After making the NCAA Tournament for a school record fourth consecutive season, the basketball team opens the season ranked No. 24 and poised to extend that streak.
The Bears face the daunting task of replacing Johnathan Motley—perhaps the best player in school history. Baylor also needs to replace Ish Wainright—their reliable lock-down defender and masterful passer.
We’ll look at the players that should see the court, review some big questions and project the results of the season. Before last season, I guessed Baylor would finish second in the Big 12 and lose in the Sweet 16. The Bears ended up tied for second in the Big 12 and lost in the Sweet 16. That means I’m due to be wrong about this season.
Manu Lecomte- The Bear’s senior leader and floor general. He hit over 40% of his threes last season, and the Bears will need him to keep up that pace while taking more shots with Motley gone. He ranked in the 90th percentile as a defender, per Synergy.
At his best, Lecomte is a knock-down shooter who is one of the best point guards in the conference. He carried Baylor to a win over USC in the Second Round of the NCAA Tournament. If he misses a long stretch of games, the Bear’s season will be in jeopardy.
If Lecomte matches his performance from last year, the Bears should easily be in the tournament. But if the Bears believe they’re at least the second best team in the conference, then Lecomte needs to be a real threat to Devonte Graham and Jevon Carter for Big 12 Player of the Year.
Jo Lual-Acuil- He ranked in the top 300 in both offensive and defensive rebounding rate. In route to an All-Big 12 defensive selection, he ranked 17th in the country in block rate, per KenPom. His defense should be a big strength for the Bears.
The Bears need him to be a bigger offensive weapon. He hit 8-of-24 3-point shots last season. With Motley gone, I think the Bears will keep him in the post quite a bit. But he’s a good roll man, and the Bears will need him to contribute like this consistently:
Terry Maston- There may be no player that will go farther in determining Baylor’s success this season. Maston has been brilliant in the past. He dominated Texas Tech and New Mexico State. But his defense has been abysmal—ranking in the 10th percentile last season, per Synergy.
If Maston can add 3-point range and become a below average defender, instead of a disastrous defender, the Bears will have a clear path to a solid leap. If he plays like he did last season, then the Bears could be a bubble team.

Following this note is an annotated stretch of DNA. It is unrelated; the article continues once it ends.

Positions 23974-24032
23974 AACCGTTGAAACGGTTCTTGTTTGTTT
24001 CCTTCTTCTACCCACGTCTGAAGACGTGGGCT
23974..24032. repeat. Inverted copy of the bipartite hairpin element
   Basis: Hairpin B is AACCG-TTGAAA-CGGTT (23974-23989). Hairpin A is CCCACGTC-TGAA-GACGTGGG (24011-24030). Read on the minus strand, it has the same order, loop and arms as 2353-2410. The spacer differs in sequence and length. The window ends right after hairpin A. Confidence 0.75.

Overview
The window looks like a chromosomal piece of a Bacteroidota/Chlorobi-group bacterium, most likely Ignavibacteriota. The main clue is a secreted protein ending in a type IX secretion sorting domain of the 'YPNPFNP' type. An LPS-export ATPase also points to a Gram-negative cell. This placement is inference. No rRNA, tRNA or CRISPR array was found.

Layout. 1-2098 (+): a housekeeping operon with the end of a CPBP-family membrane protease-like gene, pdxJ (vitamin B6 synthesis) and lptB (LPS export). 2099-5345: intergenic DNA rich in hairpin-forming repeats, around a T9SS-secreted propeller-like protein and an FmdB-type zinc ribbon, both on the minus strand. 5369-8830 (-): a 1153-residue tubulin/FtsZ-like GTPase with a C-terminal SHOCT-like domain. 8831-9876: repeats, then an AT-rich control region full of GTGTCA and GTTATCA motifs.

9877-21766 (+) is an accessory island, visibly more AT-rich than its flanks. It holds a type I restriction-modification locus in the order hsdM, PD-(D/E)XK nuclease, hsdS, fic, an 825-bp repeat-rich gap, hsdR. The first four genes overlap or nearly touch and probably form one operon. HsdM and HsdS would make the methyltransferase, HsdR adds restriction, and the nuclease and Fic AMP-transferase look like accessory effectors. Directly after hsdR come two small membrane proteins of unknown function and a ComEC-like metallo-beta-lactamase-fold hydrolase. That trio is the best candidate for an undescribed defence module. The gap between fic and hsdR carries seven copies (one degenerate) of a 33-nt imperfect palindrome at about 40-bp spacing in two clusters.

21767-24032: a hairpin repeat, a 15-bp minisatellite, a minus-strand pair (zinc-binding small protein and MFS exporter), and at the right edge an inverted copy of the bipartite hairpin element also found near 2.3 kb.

Maston is in his last year with the program. His natural talent and basketball IQ are super high. His effort when his shot doesn’t fall needs to improve.
Nuni Omot- An excellent screen setter and at 6-foot-9, he can play both small forward and power forward. He needs to improve his 3-point shooting. He shot just 33% last season. Defenses will likely leave him some space early in the season. He needs to make them pay.
Omot has worked hard this off-season, and he should be an improved player. If he’s shooting 38% from deep and playing 25 minutes a night, then the Bears will be on their way to earning a top five seed in the dance.
King McClure- After health issues the last two off-seasons, McClure finally has had a full summer to improve. Al Freeman has left for North Carolina State, and Chuck Mitchell bizarrely decided to transfer after the start of the school year. That leaves McClure needing to provide consistent scoring at shooting guard while playing heavy minutes.
McClure needs to do a better job not turning it over—his turnover rate ballooned by 6% from his freshman to sophomore season. The Bear’s KenPom offense dropped to 23rd nationally—the second worst mark they’ve had this decade. Turnovers were a major culprit, and McClure can’t turn it over on nearly 20% of his possessions.
This is the time McClure should make a major move. He was a top 60 national recruit, and he works hard. He’s a naturally gifted player with a nice shooting stroke. He’ll have a few nights where he’s held to single digits, but he should win a game or two this season with a big scoring outburst.
Jake Lindsey- He’ll be asked to fill several roles this season. With Wainright gone, he should begin the season playing small forward. At 6-foot-5, he has the size to defend some of the Big 12’s bigger wings, but he also has the quickness to slide over and match-up with guards.
If the Bear’s offense stalls, Lindsey will likely see major minutes at point guard. With Mitchell gone, he’s easily slotted to backup Lecomte. But the Bear’s offense was often at its best last season when Lecomte ran around screens. Lindsey improved as a ball handler and has orchestrated excellent opportunities for Maston.
Baylor will want Lindsey to be more of a Royce O’Neale guy than an Ish Wainright guy. To get the most out of him for the team, they need him to handle the ball, play solid defense—his role does not require spectacular defense—and drain more threes than he did last season.
Mark Vital- He’ll likely get 10-15 minutes a game. He’s an insane athlete that Baylor will try to get plays near the hoop.
Vital needs to improve his jump shooting. If he can’t, the Bears can still get valuable defensive play from him in some small ball lineups where he shifts to power forward. He’s athletic, strong and despite being fairly old, still just a red-shirt freshman.
After redshirting last year, Mark Vital is ready to fly. pic.twitter.com/5iprK8gEIN— Baylor Basketball (@BaylorMBB) October 30, 2017
If Vital never develops as a shooter, he should still end up a valuable player. In a perfect world, he’ll be an energetic guy off the bench but not a required rotation piece in the biggest games.